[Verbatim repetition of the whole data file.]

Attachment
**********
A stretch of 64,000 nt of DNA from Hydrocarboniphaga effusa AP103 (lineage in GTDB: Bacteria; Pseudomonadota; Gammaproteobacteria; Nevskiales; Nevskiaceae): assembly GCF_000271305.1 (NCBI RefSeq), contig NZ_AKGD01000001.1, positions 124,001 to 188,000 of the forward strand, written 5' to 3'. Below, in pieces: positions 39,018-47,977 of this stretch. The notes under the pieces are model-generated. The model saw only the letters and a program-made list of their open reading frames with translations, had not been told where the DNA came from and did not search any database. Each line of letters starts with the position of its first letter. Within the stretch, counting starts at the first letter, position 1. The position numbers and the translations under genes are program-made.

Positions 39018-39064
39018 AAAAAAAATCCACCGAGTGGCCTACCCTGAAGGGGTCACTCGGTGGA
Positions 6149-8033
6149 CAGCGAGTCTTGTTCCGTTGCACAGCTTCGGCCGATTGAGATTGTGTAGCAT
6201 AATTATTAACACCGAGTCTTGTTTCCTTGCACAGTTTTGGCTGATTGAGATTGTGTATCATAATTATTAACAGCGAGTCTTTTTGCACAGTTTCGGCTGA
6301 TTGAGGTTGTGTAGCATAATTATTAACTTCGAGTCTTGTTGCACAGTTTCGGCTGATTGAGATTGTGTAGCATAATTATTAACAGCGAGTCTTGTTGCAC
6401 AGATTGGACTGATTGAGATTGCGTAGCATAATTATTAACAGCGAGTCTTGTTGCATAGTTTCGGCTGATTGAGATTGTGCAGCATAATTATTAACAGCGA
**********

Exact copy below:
A stretch of 64,000 nt of DNA from Hydrocarboniphaga effusa AP103 (lineage in GTDB: Bacteria; Pseudomonadota; Gammaproteobacteria; Nevskiales; Nevskiaceae): assembly GCF_000271305.1 (NCBI RefSeq), contig NZ_AKGD01000001.1, positions 124,001 to 188,000 of the forward strand, written 5' to 3'. Below, in pieces: positions 39,018-47,977 of this stretch. The notes under the pieces are model-generated. The model saw only the letters and a program-made list of their open reading frames with translations, had not been told where the DNA came from and did not search any database. Each line of letters starts with the position of its first letter. Within the stretch, counting starts at the first letter, position 1. The position numbers and the translations under genes are program-made.

Positions 39018-39064
39018 AAAAAAAATCCACCGAGTGGCCTACCCTGAAGGGGTCACTCGGTGGA
Positions 6149-8033
6149 CAGCGAGTCTTGTTCCGTTGCACAGCTTCGGCCGATTGAGATTGTGTAGCAT
6201 AATTATTAACACCGAGTCTTGTTTCCTTGCACAGTTTTGGCTGATTGAGATTGTGTATCATAATTATTAACAGCGAGTCTTTTTGCACAGTTTCGGCTGA
6301 TTGAGGTTGTGTAGCATAATTATTAACTTCGAGTCTTGTTGCACAGTTTCGGCTGATTGAGATTGTGTAGCATAATTATTAACAGCGAGTCTTGTTGCAC
6401 AGATTGGACTGATTGAGATTGCGTAGCATAATTATTAACAGCGAGTCTTGTTGCATAGTTTCGGCTGATTGAGATTGTGCAGCATAATTATTAACAGCGA